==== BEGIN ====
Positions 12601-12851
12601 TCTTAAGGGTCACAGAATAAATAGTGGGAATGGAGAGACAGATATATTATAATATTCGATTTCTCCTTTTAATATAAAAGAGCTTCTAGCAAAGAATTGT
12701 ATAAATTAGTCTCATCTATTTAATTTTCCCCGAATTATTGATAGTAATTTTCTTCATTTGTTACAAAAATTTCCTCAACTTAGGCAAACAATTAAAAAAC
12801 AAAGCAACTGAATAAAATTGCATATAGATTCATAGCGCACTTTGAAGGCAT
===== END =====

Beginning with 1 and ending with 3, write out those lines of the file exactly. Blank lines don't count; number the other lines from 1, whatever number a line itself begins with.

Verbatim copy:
Positions 12601-12851
12601 TCTTAAGGGTCACAGAATAAATAGTGGGAATGGAGAGACAGATATATTATAATATTCGATTTCTCCTTTTAATATAAAAGAGCTTCTAGCAAAGAATTGT
12701 ATAAATTAGTCTCATCTATTTAATTTTCCCCGAATTATTGATAGTAATTTTCTTCATTTGTTACAAAAATTTCCTCAACTTAGGCAAACAATTAAAAAAC